If you already know the ZEISS Loxia 2.8/21 (394g) or the industrial version "Interlock Compact 2.8/21" (448g), there are not many news I can tell you apart from the signficantly reduced weight (227g) which comes for the price of an infinity-fixed focus (no focus ring). Image quality is not compromised - it is on the same (very high) level. A comparison of the Zeiss Loxia 2.8/21 to some other wide angle lenses which I made in 2016 can be found here.
The new Ventum adresses the needs of aerial photographers who like to save any extra gram on their drones paying off as additional flight time. If you use it for example with the latest Sony A7 series, the A7RIV (665g), you still get a package below 1kg which allows you to use also a lighter gimbal than you would have to use with a Loxia 2.8/21 - saving weight on both components.
Beside the reduced weight it is worth to mention that the Ventum is splash water and dust resistant.
Compact and lightweight wide angle constructions often suffer from distortion and blurry edges. On Sony full frame E-mount, legacy lenses also often add some edge smearing due to the way the light has to pass the sensor filter stack. As the Loxia was designed from scratch with E-mount in mind, it manages these challenges exemplarily. Distortion is well controlled and you get sharp egdges already at open aperture f/2.8. Let us take a look at some examples - you can click on them to be taken to the full resolution:
Although the image above already shows a more aerial typical perspective (approx. 40 m elevation), it is not well suited to show you the lens performance in the corners at far distances. So I decided to take them a bit rotated as well:
Also the following example - although boring as hell - can give you a good indication about distortion, corner sharpness and light fall-off at open aperture f/2.8 (click on the image to access full resolution version).
As the lens has a fixed focus to infinity, you should be aware that depth of field (DOF) depends on the aperture setting and that there is no option to focus on close objects. ZEISS recommends a minimum object distance of 15m - which is usually no problem when you use it for aerial photopgraphy. On the positive side, you do not have to care for focus and there is no risk of mis-focused images as long as you keep the minimum distance. The following picture gives you an indication about the DOF at open aperture and from where you can expect sufficient sharpness:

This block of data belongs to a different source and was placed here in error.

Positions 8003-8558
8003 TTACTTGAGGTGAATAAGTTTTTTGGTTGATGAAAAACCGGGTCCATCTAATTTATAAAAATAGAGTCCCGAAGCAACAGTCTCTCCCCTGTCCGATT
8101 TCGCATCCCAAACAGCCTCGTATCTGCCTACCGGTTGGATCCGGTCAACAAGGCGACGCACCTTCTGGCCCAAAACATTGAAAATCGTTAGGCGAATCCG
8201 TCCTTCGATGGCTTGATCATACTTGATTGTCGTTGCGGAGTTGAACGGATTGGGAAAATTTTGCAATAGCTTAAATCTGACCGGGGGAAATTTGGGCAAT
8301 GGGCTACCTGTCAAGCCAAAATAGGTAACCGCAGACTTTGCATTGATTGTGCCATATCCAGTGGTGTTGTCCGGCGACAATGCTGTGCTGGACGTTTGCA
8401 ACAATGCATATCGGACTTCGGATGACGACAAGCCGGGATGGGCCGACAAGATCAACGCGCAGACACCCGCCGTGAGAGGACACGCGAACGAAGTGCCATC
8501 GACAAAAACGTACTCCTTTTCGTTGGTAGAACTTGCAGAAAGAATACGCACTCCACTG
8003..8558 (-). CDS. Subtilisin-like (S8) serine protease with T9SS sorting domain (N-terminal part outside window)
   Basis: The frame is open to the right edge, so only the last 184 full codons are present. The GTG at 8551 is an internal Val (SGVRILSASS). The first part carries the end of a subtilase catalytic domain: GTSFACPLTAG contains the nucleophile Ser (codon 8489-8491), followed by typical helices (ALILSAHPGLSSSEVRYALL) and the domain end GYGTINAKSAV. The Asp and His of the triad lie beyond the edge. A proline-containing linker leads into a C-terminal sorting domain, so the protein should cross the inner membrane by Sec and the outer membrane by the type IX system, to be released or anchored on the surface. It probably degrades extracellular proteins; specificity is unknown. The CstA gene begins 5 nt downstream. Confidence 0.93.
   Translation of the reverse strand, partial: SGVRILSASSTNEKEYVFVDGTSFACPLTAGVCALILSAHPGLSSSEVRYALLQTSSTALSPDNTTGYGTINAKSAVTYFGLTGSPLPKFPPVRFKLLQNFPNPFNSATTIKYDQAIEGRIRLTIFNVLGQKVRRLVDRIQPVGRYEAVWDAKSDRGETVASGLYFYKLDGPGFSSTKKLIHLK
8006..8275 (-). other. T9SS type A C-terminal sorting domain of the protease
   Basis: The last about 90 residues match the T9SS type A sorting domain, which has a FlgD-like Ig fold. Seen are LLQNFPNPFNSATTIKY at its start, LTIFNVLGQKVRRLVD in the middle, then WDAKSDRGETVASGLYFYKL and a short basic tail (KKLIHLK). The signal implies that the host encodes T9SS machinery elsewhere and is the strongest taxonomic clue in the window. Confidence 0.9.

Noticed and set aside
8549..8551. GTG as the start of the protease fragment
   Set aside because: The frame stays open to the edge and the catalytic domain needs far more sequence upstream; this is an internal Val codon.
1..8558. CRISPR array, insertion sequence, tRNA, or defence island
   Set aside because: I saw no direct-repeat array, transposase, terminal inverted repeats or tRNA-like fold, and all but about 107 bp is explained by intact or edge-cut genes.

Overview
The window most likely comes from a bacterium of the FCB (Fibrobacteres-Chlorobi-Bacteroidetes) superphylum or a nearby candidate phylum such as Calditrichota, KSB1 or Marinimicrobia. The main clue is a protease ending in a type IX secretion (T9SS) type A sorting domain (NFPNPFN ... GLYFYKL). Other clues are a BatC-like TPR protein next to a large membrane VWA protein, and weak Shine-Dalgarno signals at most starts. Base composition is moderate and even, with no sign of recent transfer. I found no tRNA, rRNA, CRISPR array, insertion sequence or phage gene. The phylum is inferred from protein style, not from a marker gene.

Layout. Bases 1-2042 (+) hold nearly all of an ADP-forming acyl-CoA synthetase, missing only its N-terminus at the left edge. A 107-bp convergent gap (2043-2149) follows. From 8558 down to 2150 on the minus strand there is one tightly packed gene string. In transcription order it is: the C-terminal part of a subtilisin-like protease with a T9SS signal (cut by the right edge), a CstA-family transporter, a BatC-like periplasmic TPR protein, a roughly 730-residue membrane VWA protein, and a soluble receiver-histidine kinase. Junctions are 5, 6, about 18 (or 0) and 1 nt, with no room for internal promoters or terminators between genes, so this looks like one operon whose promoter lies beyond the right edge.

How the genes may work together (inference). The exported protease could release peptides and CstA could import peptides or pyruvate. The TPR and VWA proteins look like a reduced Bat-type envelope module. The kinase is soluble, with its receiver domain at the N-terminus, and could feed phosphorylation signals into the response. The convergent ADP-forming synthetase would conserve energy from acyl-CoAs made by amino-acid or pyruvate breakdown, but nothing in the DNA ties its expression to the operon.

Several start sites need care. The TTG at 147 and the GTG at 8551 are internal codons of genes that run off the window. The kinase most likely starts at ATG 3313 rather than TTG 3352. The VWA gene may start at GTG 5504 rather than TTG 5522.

The lens can produce nice sun stars at f/16:
The T* coating of the lens is able to protect contrast at a high degree even when you shoot against the sun. It is very hard to produce lens flares but at f/22 they became visible (intensified by heavy image processing):
A leightweight full-frame lens with a viewing angle of 91° on the quality level of a Loxia 2.8/21 - that's what aerial photography enthusiasts and professionals have been waiting for. Leaving out the focus adjustment is no problem as long as you do not plan to use this lens for close up objects and it reduces the risk of misaligned focus due to vibration. My only wish would be an even lighter version with a reinforced plastic housing.
Currently there are not many lightweight native E-mount alternatives. The E-mount version of the Voigtländer Color Skopar 21mm f/3.5 has about the same weight, but is not splash water / dust resistant, half a stop slower, has some more distortion and is not as sharp at open aperture. The Samyang 18mm f/2.8 (announced in August 2019) may become interesting, as it provides autofocus, a viewing angle of 100° at only 145g. We will have to see which performance it will be able to deliver.
Product page of the vendor: https://www.zeiss.com/ventum
Disclaimer: The lens was provided as a test sample bei Zeiss. KopterKraft is not affiliated with Zeiss.